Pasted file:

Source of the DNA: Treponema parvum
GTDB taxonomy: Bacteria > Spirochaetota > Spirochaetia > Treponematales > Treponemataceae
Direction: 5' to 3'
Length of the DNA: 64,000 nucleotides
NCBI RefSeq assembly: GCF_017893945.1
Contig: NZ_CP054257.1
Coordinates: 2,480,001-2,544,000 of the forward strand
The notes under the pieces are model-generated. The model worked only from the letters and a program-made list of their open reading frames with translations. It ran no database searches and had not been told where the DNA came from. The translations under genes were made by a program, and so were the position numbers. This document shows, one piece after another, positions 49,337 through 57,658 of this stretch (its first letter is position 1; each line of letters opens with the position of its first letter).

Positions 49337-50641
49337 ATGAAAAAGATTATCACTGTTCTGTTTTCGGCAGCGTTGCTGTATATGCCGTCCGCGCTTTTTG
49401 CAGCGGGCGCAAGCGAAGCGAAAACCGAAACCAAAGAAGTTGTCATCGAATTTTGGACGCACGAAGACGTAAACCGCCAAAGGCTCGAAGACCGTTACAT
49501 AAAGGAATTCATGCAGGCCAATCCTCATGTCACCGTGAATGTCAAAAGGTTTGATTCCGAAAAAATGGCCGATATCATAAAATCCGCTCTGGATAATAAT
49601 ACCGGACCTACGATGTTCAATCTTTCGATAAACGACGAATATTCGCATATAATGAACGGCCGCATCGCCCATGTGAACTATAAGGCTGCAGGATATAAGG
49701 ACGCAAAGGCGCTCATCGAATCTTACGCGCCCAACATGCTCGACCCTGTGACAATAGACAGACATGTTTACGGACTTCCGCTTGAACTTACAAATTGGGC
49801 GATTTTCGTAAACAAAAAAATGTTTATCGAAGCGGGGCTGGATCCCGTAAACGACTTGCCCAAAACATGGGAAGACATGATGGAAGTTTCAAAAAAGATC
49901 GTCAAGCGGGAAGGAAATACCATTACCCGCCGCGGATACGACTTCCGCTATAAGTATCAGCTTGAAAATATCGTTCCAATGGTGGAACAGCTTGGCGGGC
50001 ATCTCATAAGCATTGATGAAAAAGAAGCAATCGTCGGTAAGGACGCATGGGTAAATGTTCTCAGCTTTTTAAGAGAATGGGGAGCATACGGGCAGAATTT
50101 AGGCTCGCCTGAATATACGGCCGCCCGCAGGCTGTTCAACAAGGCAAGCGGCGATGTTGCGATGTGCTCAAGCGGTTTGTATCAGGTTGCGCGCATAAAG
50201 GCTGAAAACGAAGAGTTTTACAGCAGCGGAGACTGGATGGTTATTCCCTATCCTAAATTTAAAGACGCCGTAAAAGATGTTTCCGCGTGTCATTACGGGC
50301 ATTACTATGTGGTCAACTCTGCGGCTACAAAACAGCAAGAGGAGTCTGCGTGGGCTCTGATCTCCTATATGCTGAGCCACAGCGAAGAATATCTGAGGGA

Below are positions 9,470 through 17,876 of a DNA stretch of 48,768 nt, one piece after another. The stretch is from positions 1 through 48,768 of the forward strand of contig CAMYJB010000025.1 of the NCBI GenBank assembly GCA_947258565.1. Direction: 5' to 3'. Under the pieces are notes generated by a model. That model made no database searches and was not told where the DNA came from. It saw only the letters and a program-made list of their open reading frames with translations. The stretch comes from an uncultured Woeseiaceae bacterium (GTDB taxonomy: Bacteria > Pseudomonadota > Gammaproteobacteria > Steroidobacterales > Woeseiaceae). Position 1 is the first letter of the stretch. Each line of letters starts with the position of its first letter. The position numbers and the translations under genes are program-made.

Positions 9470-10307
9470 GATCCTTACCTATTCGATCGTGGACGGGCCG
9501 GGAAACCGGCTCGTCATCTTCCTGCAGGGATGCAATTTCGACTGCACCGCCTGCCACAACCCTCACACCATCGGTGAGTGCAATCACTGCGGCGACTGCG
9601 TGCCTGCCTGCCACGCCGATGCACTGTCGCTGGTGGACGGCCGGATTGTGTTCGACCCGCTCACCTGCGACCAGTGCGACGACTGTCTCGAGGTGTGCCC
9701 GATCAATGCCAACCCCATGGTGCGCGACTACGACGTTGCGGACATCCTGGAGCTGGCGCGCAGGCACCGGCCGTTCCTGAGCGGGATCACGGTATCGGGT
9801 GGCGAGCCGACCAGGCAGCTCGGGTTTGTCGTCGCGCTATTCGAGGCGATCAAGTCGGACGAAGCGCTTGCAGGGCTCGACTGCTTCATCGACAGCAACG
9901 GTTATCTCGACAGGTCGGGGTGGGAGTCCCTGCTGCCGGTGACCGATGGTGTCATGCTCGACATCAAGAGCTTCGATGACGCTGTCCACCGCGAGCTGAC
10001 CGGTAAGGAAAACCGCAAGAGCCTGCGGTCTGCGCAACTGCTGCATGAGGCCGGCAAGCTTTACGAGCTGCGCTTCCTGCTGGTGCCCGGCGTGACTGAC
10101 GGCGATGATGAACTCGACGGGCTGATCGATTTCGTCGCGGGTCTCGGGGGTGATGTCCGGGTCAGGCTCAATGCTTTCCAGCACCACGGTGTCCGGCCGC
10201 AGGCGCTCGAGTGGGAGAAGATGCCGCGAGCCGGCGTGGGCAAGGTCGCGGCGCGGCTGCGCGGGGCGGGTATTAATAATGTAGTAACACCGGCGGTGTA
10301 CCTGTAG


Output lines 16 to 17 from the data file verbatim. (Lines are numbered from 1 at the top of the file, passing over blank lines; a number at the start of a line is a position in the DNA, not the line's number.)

49901 GTCAAGCGGGAAGGAAATACCATTACCCGCCGCGGATACGACTTCCGCTATAAGTATCAGCTTGAAAATATCGTTCCAATGGTGGAACAGCTTGGCGGGC
50001 ATCTCATAAGCATTGATGAAAAAGAAGCAATCGTCGGTAAGGACGCATGGGTAAATGTTCTCAGCTTTTTAAGAGAATGGGGAGCATACGGGCAGAATTT